I'll report back here as to the results- so stay tuned.
See ya there Wes. Hope I can catch the flight...should get there mid AM.
 

Dr.Zooch

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The results were not good.


Back on-topic...

This weekend (April 17-19, 2009) MDRA will be holding it's twice per year Red Glare event. I'll be doing some testing on Friday the 17th. One important test involves the Shuttle. It's been reasoned that the orbiter may be able to be set farther back down the stack- i.e. not having the elevator held down by the aft attach lugs, and still boost normally. I now have an orbiter set up to do exactly that.

I'll report back here as to the results- so stay tuned.
 

luke strawwalker

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Uh oh... hate to hear that...

Did the stack loop with the orbiter elevators up?? I was wondering if that would happen, as that's a LOT of unwanted 'control input' during powered flight.

I figured a small 'holddown wire' or something would be needed to keep the elevator sprung "down" to neutral until apogee with the orbiter further back on the stack...

Or was it bad things happening because of shifting the weight rearwards?? Tad more noseweight would fix that... but thinking about it I kind of discounted this because the delta wings/rudder should help CP/CG (except for any 'control input' from the elevator of course :) )

Got any details Doc or are you still 'experimenting' to figure out what happened??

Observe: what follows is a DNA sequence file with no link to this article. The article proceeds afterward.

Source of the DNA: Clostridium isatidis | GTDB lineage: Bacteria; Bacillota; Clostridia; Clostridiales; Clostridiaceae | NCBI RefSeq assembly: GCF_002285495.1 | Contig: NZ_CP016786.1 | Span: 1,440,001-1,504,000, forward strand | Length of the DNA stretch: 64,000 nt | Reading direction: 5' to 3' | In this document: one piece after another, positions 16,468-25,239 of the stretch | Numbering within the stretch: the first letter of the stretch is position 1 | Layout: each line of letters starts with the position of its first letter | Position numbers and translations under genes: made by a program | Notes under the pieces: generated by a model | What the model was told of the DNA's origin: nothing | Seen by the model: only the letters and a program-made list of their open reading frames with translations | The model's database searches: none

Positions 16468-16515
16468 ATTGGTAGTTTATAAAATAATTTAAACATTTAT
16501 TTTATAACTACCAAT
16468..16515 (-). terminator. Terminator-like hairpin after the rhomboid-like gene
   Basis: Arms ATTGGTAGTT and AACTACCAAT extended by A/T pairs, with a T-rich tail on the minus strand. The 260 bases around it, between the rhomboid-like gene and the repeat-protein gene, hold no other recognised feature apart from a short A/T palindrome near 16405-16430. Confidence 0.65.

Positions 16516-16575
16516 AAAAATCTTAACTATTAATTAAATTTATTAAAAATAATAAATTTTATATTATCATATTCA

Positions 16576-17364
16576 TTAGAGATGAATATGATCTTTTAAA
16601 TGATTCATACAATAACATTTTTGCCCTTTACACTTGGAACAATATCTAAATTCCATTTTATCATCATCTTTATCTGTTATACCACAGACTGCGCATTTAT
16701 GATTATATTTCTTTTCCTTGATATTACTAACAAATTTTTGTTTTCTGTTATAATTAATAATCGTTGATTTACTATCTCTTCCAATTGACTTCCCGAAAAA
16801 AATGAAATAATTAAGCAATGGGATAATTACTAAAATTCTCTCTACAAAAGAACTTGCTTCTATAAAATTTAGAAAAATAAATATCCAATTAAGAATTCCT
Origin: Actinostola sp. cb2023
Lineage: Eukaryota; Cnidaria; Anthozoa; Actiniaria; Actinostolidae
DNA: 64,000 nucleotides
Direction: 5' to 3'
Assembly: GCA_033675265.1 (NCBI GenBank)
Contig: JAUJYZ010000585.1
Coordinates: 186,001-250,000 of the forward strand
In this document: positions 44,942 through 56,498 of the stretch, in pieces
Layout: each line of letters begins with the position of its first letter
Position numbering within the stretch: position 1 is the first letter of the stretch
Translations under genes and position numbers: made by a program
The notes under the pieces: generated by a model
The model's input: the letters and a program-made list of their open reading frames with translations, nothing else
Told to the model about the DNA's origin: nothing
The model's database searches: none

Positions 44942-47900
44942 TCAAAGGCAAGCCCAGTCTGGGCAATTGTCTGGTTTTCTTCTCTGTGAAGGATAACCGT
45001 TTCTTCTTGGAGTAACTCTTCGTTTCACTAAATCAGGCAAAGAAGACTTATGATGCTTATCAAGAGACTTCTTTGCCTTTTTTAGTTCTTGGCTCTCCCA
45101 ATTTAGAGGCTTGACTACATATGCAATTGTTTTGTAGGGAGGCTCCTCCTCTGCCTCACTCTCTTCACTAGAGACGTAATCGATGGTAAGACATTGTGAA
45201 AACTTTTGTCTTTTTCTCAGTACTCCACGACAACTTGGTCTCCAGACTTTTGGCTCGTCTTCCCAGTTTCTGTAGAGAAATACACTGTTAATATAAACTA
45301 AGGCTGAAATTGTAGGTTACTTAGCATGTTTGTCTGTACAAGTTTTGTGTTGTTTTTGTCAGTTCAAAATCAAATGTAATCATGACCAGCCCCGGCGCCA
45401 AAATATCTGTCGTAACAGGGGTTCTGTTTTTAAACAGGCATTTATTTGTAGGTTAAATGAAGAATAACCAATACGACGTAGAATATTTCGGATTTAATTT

Later! OL JR :)
 

foose4string

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I missed Zooch's test flight yesterday afternoon since I had to leave the field early. He said it was "nearly ballistic" when I spoke to him today. However, he used flame fins from a different kit that are smaller than the intended Shuttle flame fins. He didn't realize this until afterwords. The jury is still out. Maybe the larger fins will help.

I flew mine today with the original setup. :)

Zooch-Shuttle.jpg


Zooch-Shuttle-1.jpg


Shuttle-glide.jpg


Shuttle-glide-1.jpg
 

luke strawwalker

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That looks TERRIFIC Craig! Man that little sucker looks SO KEWL when it's going up, both on the stack AND gliding!

Got some neat stuff in the works-- I copied one set of the 'upgrade' orbiter wraps you sent me over to 'Paint' and did a few mods on them... Made a TOTALLY new shuttle out of it... :D